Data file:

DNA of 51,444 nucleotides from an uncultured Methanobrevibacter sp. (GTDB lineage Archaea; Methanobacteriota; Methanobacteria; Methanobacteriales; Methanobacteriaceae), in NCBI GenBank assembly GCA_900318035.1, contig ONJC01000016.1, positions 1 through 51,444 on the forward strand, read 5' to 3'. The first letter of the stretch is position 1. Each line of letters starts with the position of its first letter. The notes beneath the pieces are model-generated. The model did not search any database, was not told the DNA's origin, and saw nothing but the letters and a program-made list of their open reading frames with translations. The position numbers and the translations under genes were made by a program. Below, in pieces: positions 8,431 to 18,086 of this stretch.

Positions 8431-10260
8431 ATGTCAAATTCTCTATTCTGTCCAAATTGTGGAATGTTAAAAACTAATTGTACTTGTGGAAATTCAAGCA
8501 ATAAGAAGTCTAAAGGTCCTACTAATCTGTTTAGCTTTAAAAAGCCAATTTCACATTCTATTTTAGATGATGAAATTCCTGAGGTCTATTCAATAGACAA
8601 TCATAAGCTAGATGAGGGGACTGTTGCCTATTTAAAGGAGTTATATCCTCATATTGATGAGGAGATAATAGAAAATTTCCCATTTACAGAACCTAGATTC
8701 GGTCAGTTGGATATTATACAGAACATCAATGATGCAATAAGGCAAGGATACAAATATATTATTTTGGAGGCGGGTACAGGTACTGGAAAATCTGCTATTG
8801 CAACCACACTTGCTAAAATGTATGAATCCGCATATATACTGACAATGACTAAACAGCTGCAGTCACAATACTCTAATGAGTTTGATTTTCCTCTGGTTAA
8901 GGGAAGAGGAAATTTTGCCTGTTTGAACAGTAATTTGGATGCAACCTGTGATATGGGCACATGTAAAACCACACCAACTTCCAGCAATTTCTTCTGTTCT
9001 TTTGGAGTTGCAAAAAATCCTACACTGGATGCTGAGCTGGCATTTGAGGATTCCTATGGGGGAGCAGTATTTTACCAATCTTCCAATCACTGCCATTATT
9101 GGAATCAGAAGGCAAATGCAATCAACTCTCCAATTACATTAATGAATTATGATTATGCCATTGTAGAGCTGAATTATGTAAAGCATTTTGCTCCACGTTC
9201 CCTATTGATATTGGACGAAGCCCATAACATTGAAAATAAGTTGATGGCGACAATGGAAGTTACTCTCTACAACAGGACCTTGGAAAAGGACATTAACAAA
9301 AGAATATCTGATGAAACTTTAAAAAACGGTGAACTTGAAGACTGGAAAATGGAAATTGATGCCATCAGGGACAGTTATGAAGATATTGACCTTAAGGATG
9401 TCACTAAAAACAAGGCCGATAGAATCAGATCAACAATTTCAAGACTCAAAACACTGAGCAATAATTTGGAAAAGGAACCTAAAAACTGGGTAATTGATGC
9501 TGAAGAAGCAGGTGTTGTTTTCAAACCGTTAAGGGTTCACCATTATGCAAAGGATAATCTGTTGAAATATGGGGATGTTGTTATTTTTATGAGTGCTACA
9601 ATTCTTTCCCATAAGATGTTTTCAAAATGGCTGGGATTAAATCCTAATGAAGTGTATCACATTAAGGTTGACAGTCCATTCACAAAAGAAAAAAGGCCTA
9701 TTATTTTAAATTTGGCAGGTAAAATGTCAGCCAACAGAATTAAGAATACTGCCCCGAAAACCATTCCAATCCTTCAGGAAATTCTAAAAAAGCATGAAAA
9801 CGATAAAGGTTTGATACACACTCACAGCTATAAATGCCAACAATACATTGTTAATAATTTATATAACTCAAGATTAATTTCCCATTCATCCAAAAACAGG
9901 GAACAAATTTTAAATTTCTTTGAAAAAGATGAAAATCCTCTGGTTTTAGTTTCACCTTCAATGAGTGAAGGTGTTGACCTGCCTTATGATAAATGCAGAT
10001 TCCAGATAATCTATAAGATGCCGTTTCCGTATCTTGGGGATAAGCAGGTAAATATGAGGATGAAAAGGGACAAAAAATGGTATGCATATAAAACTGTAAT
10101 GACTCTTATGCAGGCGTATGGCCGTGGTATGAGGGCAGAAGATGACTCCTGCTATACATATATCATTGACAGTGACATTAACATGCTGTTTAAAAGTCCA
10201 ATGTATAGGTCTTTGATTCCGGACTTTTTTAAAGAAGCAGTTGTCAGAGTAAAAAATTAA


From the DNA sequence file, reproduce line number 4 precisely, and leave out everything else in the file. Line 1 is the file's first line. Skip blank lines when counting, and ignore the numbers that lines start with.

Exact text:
8501 ATAAGAAGTCTAAAGGTCCTACTAATCTGTTTAGCTTTAAAAAGCCAATTTCACATTCTATTTTAGATGATGAAATTCCTGAGGTCTATTCAATAGACAA